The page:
This week, the United Nations declared an official end to the famine in southern Somalia. Recent rains, an improved harvest and a major humanitarian aid effort during the past six months helped reduce the threat of starvation.
But the new head of the U.N. Food and Agriculture Organization says millions of people are still at risk. Director-General Jose Graziano da Silva says conditions could again worsen unless the aid continues during the next one hundred days.
JOSE GRAZIANO DA SILVA: "If we do not keep in support, especially those three months that we have in drought season until came the rain season in April, those people will not survive. We will have famine back."
Mr. da Silva traveled this week to southern Somalia. On Friday he told reporters in Kenya that no more areas of Somalia are under famine conditions. But in his words, "good news does not mean that the crisis is over."
JOSE GRAZIANO DA SILVA: "We still have a huge problem in the region particularly in Somalia and also in the other countries that you know are facing similar situation like the Sahel region in particular the South Sudan.''
United Nations officials now list the situation in Somalia as a "humanitarian emergency" instead of a famine. "Famine" means two adults or four children per ten thousand people die of hunger each day and a third of children are severely malnourished.
The FAO and the Famine Early Warning Network say more than two million people still need emergency assistance. That is almost one-third of Somalia's population.
The United Nations says tens of thousand of people have died since the famine was first declared in parts of southern Somalia in July. Now, refugees have started slowly returning after a good harvest in the recent rainy season.
Hundreds of thousands of Somalis fled to camps in Kenya, Ethiopia and the Somali capital, Mogadishu, in search of food and water. Part of the problem: the militant group al-Shabab has restricted international aid in the areas it controls.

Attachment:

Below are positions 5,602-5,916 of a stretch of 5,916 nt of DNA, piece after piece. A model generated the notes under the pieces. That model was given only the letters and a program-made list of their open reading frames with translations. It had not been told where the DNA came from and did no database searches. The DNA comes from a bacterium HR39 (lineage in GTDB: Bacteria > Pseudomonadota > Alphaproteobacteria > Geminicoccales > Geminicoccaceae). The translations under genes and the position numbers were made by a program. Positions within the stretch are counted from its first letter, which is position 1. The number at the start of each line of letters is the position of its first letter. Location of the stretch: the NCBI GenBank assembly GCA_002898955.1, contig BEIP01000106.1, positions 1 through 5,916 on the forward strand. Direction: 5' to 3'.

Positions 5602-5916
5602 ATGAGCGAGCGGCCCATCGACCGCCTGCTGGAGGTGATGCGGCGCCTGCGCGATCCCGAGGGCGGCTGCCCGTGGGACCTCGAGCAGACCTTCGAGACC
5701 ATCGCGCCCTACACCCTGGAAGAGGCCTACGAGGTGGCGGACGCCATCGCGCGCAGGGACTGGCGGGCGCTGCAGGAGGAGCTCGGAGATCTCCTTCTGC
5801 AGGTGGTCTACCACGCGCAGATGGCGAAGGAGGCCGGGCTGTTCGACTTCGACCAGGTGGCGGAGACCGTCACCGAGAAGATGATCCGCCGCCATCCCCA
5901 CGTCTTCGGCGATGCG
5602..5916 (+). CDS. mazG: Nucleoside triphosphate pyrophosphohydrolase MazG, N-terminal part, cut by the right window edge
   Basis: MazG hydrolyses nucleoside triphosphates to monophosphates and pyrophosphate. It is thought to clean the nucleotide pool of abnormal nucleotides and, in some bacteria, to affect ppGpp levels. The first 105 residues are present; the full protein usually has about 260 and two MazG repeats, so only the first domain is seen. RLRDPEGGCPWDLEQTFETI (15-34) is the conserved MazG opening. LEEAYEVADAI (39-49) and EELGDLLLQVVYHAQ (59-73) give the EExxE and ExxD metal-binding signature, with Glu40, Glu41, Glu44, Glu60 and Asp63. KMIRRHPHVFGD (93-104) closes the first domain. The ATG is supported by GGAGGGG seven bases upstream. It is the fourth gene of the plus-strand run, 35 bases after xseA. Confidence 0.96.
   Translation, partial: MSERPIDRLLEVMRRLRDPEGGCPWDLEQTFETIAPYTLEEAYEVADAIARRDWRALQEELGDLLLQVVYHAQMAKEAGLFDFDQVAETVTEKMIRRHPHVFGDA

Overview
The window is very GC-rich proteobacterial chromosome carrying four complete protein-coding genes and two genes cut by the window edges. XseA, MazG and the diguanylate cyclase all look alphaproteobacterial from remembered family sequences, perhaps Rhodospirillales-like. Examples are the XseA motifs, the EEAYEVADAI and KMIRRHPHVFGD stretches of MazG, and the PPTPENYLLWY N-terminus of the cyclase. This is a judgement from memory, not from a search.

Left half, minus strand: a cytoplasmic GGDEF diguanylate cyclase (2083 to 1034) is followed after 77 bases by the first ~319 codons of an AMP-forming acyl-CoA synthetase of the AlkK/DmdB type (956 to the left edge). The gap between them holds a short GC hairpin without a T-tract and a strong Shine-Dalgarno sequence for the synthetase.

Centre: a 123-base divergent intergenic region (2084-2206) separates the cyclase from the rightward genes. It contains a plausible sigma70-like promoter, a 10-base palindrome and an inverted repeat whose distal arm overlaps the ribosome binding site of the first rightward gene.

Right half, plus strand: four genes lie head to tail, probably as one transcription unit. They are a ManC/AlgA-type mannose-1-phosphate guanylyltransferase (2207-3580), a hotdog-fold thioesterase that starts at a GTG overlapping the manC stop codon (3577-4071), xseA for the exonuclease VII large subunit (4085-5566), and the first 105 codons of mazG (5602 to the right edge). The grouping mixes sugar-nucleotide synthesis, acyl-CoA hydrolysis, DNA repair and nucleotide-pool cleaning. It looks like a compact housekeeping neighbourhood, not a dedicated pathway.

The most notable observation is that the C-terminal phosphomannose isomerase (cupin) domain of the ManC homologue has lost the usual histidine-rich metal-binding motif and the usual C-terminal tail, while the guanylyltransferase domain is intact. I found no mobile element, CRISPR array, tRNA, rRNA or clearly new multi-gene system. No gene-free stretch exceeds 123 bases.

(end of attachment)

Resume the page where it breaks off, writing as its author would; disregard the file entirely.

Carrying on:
In any conflict area, helping those in need can require complex negotiations and compromise. The medical aid group Doctors Without Borders works in many conflict areas, including Somalia. The group is also known as MSF, for Medecins Sans Frontieres in French. The group has published a book called "Humanitarian Negotiations Revealed: The MSF Experience."
In recent years, medical and humanitarian workers have been increasingly in danger.
MICHAEL NEUMAN: "We got ourselves five workers killed in Afghanistan in two thousand four. We got three workers killed in Somalia, expulsion in Niger and in Sudan."
Michael Neuman is director of the MSF research center in Paris and co-author of the book. He says there is no way to avoid negotiation if medical treatment is to be provided in conflict areas. Negotiations center on a search for common interests between different sides and opposing groups. In the end, he says, "you fight for what you believe in to the maximum, but know that you may not achieve it all."